According to official statistics, most tourists who visit Belgrade stay in hotels, more than all other types of accommodation combined. This is followed by garni hotels (bed & breakfasts), hostels, private accommodations and other types of accommodation in smaller numbers. However, it is worth noting that these statistics do not take into account the large number of unregistered private accommodations and that, in reality, the number of those who find accommodation on sites like AirBnB is far higher.
Landlords are increasingly opting for short-term rental of apartments, especially those that are close to the city centre
Renting apartments through different platforms is rarely accounted for in official statistics because they make up a great part of the “gray zone” of tourist accommodation. Like many European capitals, landlords are increasingly opting for short-term rental of apartments, especially those that are close to the city centre, because it brings them higher profits and fewer obligations. If we take into account that hundreds of thousands of tenants live in Belgrade (there is no precise data due to non-recording of leases), it is clear that this trend raises rent prices and pushes tenants (mostly students and workers) to the outskirts of the city.
The chaotic development of housing and the lack of housing policies that encourage the security of exercising occupancy rights are compounded by the lack of waste management infrastructure and energy inefficiency. If we add to this the social segregation that results from the construction of luxury apartment blocks, condominiums, and the process of gentrification of the central parts of the city, it is clear that tourism development policies can only further deepen existing social divisions.
Serbia’s pandemic hotspot
The pandemic put a hard stop to tourism in the city. The number of tourists in April 2020 decreased by 98.8 per cent compared to the number of tourists in April 2019. In May 2020, the number of tourists decreased by 95.7 per cent compared to May 2019. The Covid-19 pandemic particularly affected the number of foreign tourists which, due to the closure of state borders and prevention measures, was reduced to almost zero. After the mitigation of measures to fight the Covid-19 virus, an increase in the number of domestic tourists at the level of Serbia was noticed, but that recovery hardly affected Belgrade, which is the main pandemic hotspot in Serbia.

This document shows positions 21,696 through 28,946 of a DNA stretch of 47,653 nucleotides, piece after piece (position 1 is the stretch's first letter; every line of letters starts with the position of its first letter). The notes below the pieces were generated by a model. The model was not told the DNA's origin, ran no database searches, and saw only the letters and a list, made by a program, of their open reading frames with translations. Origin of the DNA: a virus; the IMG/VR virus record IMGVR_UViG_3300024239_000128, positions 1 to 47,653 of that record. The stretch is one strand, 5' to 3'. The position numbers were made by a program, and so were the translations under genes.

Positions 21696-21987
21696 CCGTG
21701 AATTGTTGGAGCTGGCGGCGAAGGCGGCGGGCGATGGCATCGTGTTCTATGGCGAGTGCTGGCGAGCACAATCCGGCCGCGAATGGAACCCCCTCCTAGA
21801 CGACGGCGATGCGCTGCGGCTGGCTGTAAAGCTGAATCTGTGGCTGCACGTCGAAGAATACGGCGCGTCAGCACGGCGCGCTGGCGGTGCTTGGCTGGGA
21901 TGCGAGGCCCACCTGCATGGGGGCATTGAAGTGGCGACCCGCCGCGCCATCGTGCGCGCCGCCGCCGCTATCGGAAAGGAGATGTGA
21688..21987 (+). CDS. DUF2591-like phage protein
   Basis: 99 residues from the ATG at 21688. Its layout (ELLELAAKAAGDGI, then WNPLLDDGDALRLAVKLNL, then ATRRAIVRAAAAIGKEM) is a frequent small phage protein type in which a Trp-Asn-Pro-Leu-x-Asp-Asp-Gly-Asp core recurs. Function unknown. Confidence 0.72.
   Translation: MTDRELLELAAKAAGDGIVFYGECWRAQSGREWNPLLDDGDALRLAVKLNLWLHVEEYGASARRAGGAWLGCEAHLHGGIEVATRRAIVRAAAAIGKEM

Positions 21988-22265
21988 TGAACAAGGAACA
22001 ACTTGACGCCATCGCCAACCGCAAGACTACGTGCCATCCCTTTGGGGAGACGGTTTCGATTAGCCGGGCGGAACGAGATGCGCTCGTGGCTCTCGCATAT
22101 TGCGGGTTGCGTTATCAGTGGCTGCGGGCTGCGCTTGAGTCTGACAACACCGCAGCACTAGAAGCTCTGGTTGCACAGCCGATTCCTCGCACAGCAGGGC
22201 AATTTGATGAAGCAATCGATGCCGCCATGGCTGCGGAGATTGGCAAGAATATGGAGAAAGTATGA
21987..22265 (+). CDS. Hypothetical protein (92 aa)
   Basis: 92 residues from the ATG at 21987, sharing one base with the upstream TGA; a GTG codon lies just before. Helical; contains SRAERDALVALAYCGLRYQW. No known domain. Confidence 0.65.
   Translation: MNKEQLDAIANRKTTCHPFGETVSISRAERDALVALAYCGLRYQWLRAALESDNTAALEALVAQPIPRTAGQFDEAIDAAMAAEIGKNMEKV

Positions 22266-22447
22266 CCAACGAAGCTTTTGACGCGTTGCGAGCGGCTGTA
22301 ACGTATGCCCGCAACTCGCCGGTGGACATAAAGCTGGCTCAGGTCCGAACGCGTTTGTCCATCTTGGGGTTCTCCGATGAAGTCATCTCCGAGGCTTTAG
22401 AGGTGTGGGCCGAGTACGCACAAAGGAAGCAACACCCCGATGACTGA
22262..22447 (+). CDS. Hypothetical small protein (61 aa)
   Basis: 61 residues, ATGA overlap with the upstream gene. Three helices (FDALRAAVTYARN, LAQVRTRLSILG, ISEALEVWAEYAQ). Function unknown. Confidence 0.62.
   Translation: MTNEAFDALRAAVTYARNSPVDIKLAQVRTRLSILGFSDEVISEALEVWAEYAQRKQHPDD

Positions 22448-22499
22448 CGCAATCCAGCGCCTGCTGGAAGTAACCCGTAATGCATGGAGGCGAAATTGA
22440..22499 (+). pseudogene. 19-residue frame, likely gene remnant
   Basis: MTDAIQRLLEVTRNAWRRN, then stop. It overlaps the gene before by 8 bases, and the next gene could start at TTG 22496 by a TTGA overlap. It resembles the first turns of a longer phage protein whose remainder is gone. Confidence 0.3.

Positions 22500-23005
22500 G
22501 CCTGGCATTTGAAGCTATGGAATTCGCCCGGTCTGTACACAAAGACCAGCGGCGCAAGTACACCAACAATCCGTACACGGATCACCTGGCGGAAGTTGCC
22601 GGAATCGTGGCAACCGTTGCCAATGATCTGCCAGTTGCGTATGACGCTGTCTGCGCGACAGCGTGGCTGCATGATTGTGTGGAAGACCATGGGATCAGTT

The reduction in the number of tourists during 2020 and the beginning of 2021 has made jobs in the tourism and hospitality industries even more precarious and led to job losses. At the same time, there is growing pressure on the tourism sector to open for business as soon as possible which, if successful, could mean an unplanned increase in the number of tourists in Belgrade. The almost complete extinction and uncertainty that has arisen in the tourism and hospitality sectors at the global, European, national and local levels has left room for reflection on how to make the tourism sector more sustainable and carbon-neutral after the Covid-19 virus pandemic.
A ticket for reform
This text, as well as the research it was based on – “Obstacles on the way to sustainable tourism in Belgrade” – represent only the initial phase in considering the topic of sustainability and carbon neutrality of tourism in Belgrade.
A major obstacle to obtaining accurate information on the sustainability of tourism is the lack of data related to this field, as well as the fact that the relevant strategic documents do not fully cover this domain. Therefore, it is necessary to urgently improve the methodology of data collection and to include the sustainability of tourism in the future strategic and planning documents yet to be adopted. And all documents that have been adopted or due to be adopted should reflect the experiences of citizens, and not represent a dead letter that is far from reality.
The tourism sector is one of those most affected by measures introduced to combat the global Covid-19 pandemic. The closure of borders, reduced mobility of citizens within the country, as well as restrictions on bars, hotels, and restaurants have led to a significant reduction in the number of tourists to Belgrade. This situation should not be seen as negative, but rather an opportunity for tourism to become less carbon and resource-intensive, and more sustainable overall. In order to become a city with sustainable tourism, Belgrade must, above all, become a sustainable city for its permanent residents, which means that it is necessary to solve numerous socio-economic-environmental problems in order to bring the city closer to carbon neutrality.